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Sunday, December 9, 2018

Academics & Research

Law student applications decline with job availability


Lawyers fresh from law school are finding it hard to get a job, a fact that has seemed to deter hopeful law students from applying.

As of January, there were 30,000 applicants to law schools for the fall, a 20 percent decrease from 2011 and a 38 percent decrease from 2010, according to the Law School Admission Council.

UH Law Center has seen a decrease in applicants as well, and it may be because the economy is improving.

“Usually when the economy is bad, most folks try to apply to law school,” said Texas Southern University’s Thurgood Marshall Law School Dean Dannye R. Holley.

The idea of being an attorney creates a sense of financial security that many other jobs can’t, said Holley.

“I wanted to go to law school because once I graduated I didn’t have to look for a job, I was a job,” said UH law graduate Berhanu Gebreslasie.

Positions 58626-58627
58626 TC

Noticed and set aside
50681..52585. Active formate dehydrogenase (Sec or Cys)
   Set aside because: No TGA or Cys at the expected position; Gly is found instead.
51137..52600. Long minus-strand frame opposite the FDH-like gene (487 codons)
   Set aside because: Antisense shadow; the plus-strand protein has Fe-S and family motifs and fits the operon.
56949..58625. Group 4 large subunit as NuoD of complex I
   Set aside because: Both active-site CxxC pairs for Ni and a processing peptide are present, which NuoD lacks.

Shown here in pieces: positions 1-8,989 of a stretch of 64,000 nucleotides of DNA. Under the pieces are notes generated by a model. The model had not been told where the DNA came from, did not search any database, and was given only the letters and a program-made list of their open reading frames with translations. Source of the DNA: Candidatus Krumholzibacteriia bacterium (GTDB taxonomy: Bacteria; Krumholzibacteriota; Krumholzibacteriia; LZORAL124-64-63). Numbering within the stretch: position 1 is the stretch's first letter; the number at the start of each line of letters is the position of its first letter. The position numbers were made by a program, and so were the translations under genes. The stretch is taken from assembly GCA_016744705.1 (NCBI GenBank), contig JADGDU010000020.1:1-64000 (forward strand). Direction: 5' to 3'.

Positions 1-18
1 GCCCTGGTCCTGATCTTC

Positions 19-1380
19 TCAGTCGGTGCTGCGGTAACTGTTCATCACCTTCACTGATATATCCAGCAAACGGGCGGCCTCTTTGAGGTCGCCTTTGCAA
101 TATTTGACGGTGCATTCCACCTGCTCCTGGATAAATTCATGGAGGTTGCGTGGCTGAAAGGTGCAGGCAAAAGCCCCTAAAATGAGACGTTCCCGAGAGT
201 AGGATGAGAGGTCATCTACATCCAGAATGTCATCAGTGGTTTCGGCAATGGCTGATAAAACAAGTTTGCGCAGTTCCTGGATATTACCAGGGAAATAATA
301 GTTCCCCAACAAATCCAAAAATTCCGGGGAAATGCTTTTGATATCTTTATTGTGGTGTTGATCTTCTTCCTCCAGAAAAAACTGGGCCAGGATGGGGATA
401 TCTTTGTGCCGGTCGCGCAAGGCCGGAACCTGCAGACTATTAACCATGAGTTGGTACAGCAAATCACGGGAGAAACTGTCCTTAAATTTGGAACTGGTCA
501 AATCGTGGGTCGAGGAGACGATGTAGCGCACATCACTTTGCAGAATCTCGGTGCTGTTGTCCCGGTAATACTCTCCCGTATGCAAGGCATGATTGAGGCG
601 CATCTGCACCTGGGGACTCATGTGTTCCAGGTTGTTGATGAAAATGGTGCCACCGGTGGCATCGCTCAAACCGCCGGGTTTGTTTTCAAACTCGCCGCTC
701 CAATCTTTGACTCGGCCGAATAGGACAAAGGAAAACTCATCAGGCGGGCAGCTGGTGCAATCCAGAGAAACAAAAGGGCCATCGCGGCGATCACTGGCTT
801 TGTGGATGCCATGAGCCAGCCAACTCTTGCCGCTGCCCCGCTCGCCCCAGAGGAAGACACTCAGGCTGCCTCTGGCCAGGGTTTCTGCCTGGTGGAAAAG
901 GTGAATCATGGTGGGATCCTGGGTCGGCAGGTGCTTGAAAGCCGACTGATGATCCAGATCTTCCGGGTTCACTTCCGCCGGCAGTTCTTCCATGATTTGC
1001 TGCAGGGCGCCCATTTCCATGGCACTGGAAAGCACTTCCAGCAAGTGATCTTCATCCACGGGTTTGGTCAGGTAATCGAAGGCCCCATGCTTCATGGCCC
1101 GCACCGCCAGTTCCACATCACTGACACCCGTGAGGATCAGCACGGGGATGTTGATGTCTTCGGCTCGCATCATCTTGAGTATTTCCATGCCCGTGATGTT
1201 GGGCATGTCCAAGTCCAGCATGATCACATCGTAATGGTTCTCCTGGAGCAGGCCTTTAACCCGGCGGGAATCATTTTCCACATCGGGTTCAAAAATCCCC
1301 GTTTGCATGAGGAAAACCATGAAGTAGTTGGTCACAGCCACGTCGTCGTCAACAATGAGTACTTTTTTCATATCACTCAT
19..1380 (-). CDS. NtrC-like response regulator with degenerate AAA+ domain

The Law Center’s Associate Director for Admissions Nathan Neely said he agreed that the economy affects attorneys, as everyone else, but in a unique way.

Around 2006 and 2007, prior to the economic crisis of 2008, there were historic numbers of law school applicants, Neely said.  Because it takes generally three years to complete law school it wasn’t till 2009 and 2010 that those applicants felt the wrath of the economy.

“It took that long for the applicant pool to react to the housing market and to the credit issues going on at that time.” Neely said.

A focal point of discouragement amongst people wanting to go to law school is the fact that during that time period, only a few years ago, it was more difficult to find a job out of law school than previous years.

“In spring 2009 after some assessment firms said ‘whoa we might not be able to take all these people,’” said Law Center’s Associate Dean for Student Affairs Sondra R. Tennessee.

However 2009 wasn’t long ago, and the discouraging words of those old fresh lawyers still circulate through our hallways.

“My brother graduated from law school in 2010, and it was such a hassle for him to get a decent paying job,” said international business graduate Amanda Baetz.

But Tennessee said the passionate law students do not let the job market deter their application.

“We are working with people that really want to be here,” said Tennessee.

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